How to Turn the Deduction Cap into a Middle-Income Tax Cut

One of the main ways the Obama administration proposes to raise tax revenue in its fiscal year 2014 budget is by imposing a 28 percent cap on the value of itemized deductions, a measure that is expected to raise $529 billion over the next decade. The president and his allies have been touting this approach, which also appeared in the Obama administration fiscal year 2013 budget, for some time, as it raises taxes on high-earners while preserving a marginal incentive to donate to charity. In 2011, Thomas Miller of the American Enterprise Institute argued that while there is some merit to the proposal, it would be greatly improved if we shifted to fixed-percentage tax credits for itemized deductions. So while the value of itemized deductions for households in the 28, 33, 35, and 39.6 percent tax brackets would be limited to 28 (or X) percent, the value of itemized deductions for households in the 10, 15, and 25 percent tax brackets would be increased to 28 (or X) percent, with X being some revenue-neutral number. Miller acknowledges that while a fixed-percentage tax credit isn’t an ideal vision for tax reform, it would “signal some sensitivity to fairness concerns.”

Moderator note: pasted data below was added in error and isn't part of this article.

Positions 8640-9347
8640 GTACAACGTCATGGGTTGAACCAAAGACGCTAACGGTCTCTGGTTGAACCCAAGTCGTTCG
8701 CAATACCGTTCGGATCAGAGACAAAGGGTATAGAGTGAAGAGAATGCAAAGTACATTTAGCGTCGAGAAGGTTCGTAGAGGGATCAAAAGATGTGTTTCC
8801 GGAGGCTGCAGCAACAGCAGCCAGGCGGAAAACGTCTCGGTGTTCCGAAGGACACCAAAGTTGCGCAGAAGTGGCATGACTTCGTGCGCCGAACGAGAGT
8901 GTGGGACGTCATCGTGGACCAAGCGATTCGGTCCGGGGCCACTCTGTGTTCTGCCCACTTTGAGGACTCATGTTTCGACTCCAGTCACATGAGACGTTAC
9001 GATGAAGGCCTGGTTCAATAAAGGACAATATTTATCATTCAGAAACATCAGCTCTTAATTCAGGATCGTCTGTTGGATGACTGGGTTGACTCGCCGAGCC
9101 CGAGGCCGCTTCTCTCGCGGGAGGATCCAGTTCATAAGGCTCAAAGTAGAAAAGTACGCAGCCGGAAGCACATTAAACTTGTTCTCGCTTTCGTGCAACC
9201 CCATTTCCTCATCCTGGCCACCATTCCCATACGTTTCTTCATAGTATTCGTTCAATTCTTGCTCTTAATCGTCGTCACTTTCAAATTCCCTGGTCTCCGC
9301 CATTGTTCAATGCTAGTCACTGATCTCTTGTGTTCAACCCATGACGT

Republicans who are reluctant to back a substantial revenue increase yet who believe that easing the tax burden on middle-income households is good politics and good policy would be well-advised to embrace Miller’s fixed-percentage tax credit concept.

Reihan Salam — Reihan Salam is executive editor of National Review and a National Review Institute policy fellow.

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